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Air Force Cross


Obverse: The Air Force Cross consists of a bronze cross with an oxidized satin finish. Centered on the cross is a gold-plated American bald eagle, wings displayed against a cloud formation (as depicted on the Air Force Seal). This design is encircled by a laurel wreath in green enamel, edged in gold.

Reverse: The reverse of the cross is blank and suitable for engraving.


The ribbon has a very wide center stripe of Brittany Blue with narrow stripes of white and Old Glory Red at the edges.

See AFI 36-2803 (Air Force Awards and Decorations Program).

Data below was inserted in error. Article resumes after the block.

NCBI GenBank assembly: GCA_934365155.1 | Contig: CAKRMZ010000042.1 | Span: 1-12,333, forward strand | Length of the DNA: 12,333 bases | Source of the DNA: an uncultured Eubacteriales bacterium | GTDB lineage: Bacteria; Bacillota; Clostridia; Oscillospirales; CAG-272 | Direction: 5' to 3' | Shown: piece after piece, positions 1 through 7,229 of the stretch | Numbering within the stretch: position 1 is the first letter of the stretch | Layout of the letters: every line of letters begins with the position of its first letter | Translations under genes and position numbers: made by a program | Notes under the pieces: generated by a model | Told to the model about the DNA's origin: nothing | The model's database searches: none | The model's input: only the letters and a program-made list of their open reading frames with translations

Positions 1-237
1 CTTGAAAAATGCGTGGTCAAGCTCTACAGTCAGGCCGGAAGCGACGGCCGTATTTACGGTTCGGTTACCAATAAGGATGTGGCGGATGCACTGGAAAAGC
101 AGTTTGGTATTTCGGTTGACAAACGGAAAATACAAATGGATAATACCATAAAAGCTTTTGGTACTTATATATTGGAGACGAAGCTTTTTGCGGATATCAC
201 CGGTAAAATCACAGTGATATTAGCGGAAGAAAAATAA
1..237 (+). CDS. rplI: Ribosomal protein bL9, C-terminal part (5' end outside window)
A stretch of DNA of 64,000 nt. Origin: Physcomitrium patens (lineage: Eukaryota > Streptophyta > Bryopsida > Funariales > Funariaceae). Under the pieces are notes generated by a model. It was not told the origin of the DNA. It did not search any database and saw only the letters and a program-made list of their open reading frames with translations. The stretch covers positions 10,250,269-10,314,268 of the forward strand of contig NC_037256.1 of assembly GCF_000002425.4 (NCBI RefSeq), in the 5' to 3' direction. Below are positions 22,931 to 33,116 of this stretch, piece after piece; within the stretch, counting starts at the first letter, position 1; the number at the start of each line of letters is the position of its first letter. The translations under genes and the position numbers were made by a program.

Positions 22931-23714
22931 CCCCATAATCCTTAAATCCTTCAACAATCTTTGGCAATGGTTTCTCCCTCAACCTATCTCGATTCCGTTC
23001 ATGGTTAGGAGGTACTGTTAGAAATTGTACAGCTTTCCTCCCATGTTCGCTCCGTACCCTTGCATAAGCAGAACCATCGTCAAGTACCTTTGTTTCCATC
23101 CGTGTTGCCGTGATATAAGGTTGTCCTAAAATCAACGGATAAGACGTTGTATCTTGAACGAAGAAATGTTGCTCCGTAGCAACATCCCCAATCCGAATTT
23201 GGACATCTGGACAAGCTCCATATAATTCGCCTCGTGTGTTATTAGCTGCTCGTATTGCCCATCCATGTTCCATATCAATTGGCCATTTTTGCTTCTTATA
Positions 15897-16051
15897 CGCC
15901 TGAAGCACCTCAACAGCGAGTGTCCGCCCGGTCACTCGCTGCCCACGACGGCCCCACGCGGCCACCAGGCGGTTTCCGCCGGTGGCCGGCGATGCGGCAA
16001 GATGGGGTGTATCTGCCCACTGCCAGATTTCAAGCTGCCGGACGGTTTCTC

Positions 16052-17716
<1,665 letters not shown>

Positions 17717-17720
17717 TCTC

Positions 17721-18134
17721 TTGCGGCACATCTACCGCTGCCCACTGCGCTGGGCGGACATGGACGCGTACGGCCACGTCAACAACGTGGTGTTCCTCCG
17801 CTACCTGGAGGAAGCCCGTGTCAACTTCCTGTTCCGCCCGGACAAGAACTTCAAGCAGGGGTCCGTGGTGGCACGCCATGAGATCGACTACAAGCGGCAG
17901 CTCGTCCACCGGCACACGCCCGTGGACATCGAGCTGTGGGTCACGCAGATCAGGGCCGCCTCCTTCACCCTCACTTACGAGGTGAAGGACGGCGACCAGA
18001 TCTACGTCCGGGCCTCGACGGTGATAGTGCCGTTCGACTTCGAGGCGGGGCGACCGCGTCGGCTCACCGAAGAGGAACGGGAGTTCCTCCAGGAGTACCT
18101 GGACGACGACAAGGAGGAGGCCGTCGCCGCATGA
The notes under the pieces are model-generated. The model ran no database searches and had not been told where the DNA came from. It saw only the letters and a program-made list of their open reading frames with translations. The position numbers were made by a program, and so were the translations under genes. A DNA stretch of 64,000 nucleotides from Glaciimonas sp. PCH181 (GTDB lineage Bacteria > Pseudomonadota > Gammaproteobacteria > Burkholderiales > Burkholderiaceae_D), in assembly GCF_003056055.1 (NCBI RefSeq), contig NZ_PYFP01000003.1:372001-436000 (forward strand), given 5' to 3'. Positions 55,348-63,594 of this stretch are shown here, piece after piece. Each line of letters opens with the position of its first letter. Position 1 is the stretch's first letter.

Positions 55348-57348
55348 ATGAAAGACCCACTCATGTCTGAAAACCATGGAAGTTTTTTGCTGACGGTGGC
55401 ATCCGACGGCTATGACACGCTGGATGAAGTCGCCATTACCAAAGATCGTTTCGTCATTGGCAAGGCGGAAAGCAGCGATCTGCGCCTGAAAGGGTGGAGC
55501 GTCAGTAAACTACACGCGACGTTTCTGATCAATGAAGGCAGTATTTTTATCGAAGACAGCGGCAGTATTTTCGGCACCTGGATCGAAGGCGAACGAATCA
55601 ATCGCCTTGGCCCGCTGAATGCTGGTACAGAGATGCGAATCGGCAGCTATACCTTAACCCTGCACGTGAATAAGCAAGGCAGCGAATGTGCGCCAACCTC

The Air Force Cross was established by Congress, Public Law 88-593, on July 6, 1960, amended by Section 8742 of Title 10, U.S. Code to change the designation of ''Distinguished Service Cross'' to ''Air Force Cross'' in the case of awards made under Air Force authority. This cross, therefore, is the Air Force version of the (Army) Distinguished Service Cross. The first award of the Air Force Cross was a posthumous presentation to Maj. Rudolf Anderson, Jr. for extraordinary heroism in connection with military operations against an armed enemy from 15 October 1962 to 27 October 1962. The action took place during the Cuban Missile Crisis. The Cross was presented by President Kennedy to Maj. Anderson's widow at the White House.

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